The trend will continue for contest and automatic (not even frequent button pushing, only "on and off switch") as well as "DX 5NN TU" activities will increase, as there are still people who with no other way to get meaningful awards on their walls, are chasing wall paper. This in turn reinforces the frustration about the lack of  REAL amateur radio (which at its most basic element includes an honest and meaningful signal report, to measure the home brew antenna if not transmitter and receiver), and the mantra that "without this activity there'd be no activity" while ignoring the massive collateral damage these *unrestricted* activities produce in combination with the above mentioned factors given as reason for empty ham bands in Australia. Digital CW will continue to make faster uptake levels than Human CW because of the "quick fix" mentality of  obtaining any level of results with minimal effort, thus driving CW onto other bands as DCW will continue to invade the exclusive CW bands rather than stick to the shared CW-Data bands. SSB will continue to decline because there is almost no advantage and several disadvantages over speaking into a microphone on amateur radio bands compared to a mobile app on Internet. Digital modes (including DCW as it develops further) will also become more "switch on, turn off volume, and leave switched on forever" where WSPR, JT etc will expand in use and 99% of digital operations will be automatic, without operator intervention, the operator only looking at the PC once a day or week to see what "QSO" he managed to achieve with QRP and without any care about inefficient antenna, high local noise level, lack of human activity, lack of equality with XYL, etc. *3


Amateur Radio as a whole, in the future, may undergo a major change as authorities become less caring about HF spectrum other than as a resource to be sold off. If the next section "how to reverse the trend" is not observed, amateur radio bands will be taken over by pirates as in Indonesia and Latin America, to be shared with non-amateur amateurs, i.e. button pushing, volume down, automated stations. Those who wish to EXPERIMENT and COMMUNICATE at human level may be forced off the amateur bands and onto new self-found bands just as the "Free Banders" have done, taking advantage of quiet broadcast bands *4 (Australia has now also vacated the broadcast bands as of January 2017) and former Marine bands, Fixed Service bands, etc. This seems to be inevitable because the availability of amateur radio equipment without license and carelessness of authorities makes it easy for pirates to operate such equipment, while only a technically gifted person could modify equipment to work on quiet non-amateur frequencies, which is where future "real" amateurs may migrate to avoid QRM levels and find human contact.

Authorities should copy the Shining Example of the Thai authorities with regard to import, sale and
installation of HF radio equipment

Radio amateurs should form national unions bypassing the national societies and leaving those to cater for button pushing and CB *5

Radio amateurs should seek ways to engage organisations, form clubs, and involve socially excluded and disadvantaged teaching CW

Concentration camps for the aged should be advocated with "care and quality of life" argument to allow internees to erect antennas

SOTA type activities should be encouraged and promoted so the public can see simple equipment, keys, fun and fitness benefits

CW and home brew as the "heart and soul" of amateur radio and "wow factor" of stand-alone independent communications promoted

Concerted, coordinated and assisted action on reducing noise levels on HF frequencies, use funds from punitive fines on import violation

Pressure contest committees to write into the rules of contest, if not accurate reports, to restrict contest frequency use, E.g. CQ WW CW Contest can stipulate 14010-14059, 14110-14150 for use in the CW contest, avoiding DX slot and chat-QSO/digi slots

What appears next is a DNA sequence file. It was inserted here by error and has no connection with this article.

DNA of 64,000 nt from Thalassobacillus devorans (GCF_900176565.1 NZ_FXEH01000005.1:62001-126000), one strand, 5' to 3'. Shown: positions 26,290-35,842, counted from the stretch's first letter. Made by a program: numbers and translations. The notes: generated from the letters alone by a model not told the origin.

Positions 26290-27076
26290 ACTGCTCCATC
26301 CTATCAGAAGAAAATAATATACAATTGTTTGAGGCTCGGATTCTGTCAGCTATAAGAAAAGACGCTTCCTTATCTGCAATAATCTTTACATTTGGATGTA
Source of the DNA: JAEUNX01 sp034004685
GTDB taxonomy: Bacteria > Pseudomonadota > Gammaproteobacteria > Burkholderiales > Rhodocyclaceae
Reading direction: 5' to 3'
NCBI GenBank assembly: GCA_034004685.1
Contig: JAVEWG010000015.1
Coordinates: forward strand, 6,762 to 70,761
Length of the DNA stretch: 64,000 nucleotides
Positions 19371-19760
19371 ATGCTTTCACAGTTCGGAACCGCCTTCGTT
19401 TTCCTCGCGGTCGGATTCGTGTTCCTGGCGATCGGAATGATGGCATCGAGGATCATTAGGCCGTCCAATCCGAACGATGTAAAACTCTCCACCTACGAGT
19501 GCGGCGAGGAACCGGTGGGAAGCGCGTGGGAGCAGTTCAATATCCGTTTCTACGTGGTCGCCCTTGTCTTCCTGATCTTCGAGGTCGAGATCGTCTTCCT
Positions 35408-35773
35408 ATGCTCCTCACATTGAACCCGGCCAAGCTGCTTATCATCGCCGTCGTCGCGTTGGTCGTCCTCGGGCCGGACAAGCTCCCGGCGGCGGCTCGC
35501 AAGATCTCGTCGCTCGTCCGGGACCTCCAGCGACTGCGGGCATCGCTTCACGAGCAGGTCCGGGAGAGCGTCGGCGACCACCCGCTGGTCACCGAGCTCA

REAL DX NEWS and REAL DXCC AWARD be started to highlight and publicise long-term resident and honest-report DX not DX Tourorism 

Allow more antennas, if Japan, Thailand can allow high towers in residential areas, Australia: Quality of Life Health not nanny state 

Allow higher power when conditions demand it, VK contest & F stations run 1kW illegally, allow legal running of 1kW if no QRM caused 

Work on removing OM fear of XYL threat with tact "My dear, would you prefer me down the pub drinking, or in the shack at the radio?" *6

Reviving Club activities to also involve families, youth, and not just technical talks, lectures but hands-on fun operating and constructing 

A campaign on software writers to accurately label DCW as DCW and not CW on their digital mode products and software 

Working to create an *inexpensive* home brew VFO tx/rx with 5W power out from 13V tri band 40/30/20m rig to fill a current void 

Worry less about a little chirp and drift and more about human activity, bring back a little chirp and drift into the CW bands 

Contact the many radio amateurs who gave up in disgust at the state of the hobby, and engage them in a revival of real amateur radio 

Revive the fall-back fail-safe communications capability of amateur radio stations with activities and training in disaster communication *7

Form proper Amateur Radio Unions to handle the self-management aspects of amateur radio and licensing and reverse negative trends 

Bring young and old, rich and poor, isolated and connected, together in activities that engage positively in a unique and versatile hobby 

Notas pessoais:

nem sempre facilitar o acesso significa mais utilização

a importância de manter ao longo do ano outras atividades similares ao Jamboree e a urgência em alterar o artigo 14 do dec. lei 53/2009 (inclusão de CAT2)

apesar de ser um defensor dos modos digitais como uma alternativa, cabe-nos a nós demonstrar que não passam disso mesmo e que devemos preservar o analógico com toda a beleza de uma comunicação DX em QRP

será por isto que se ouve diariamente mais radioamadores no PMR e nos links FRN que nos repetidores de amador?

será que uma "federação nacional de radioamadorismo", tão frequentemente trazida à conversa pública, alteraria alguma coisa?

esta é só para vos "ouvir" rir caso não tivessem reparado na passagem

já se faz algumas coisas no nosso país, mas será o suficiente?

2 comentários:

  1. Muito interessante, em meu entender. Muito obrigado por ter partilhado aqui. Trata-se de uma opinião, alicerçada no conhecimento de 35 anos de atividade, cujas conclusões não diferem muito do panorama português. Um bom tema para o Arla-Cluster... ou acha que não?

    1. Bom dia colega.
      Partilhado no cluster e em outro grupo similar ontem a meio da tarde!
      Obrigado pela visita.